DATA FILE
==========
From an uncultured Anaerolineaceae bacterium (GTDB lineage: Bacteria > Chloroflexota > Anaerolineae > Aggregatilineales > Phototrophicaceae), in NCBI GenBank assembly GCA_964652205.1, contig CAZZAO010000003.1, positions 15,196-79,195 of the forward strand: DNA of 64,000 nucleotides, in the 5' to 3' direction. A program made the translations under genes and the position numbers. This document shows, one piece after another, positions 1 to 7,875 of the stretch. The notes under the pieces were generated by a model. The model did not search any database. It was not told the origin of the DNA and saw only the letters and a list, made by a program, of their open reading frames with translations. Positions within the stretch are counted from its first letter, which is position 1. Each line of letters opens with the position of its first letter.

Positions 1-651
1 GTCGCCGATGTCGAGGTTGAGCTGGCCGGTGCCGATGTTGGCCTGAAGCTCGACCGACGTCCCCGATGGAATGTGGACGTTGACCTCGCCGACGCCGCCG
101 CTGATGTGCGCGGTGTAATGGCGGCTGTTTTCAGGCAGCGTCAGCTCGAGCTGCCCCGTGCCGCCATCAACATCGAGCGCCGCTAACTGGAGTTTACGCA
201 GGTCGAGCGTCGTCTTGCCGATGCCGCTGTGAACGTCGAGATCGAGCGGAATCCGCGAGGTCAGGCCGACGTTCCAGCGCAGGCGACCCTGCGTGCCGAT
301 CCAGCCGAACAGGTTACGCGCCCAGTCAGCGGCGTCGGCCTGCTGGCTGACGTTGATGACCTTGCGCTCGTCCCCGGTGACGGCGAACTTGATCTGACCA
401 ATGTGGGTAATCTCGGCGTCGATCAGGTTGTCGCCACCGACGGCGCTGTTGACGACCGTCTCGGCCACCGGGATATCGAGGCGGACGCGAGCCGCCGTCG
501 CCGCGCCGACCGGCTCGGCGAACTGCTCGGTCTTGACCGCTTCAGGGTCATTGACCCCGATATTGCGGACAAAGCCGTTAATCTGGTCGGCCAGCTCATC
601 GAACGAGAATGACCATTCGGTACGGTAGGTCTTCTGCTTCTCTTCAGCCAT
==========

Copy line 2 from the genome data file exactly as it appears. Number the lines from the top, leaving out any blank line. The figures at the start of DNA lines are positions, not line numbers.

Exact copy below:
Positions 1-651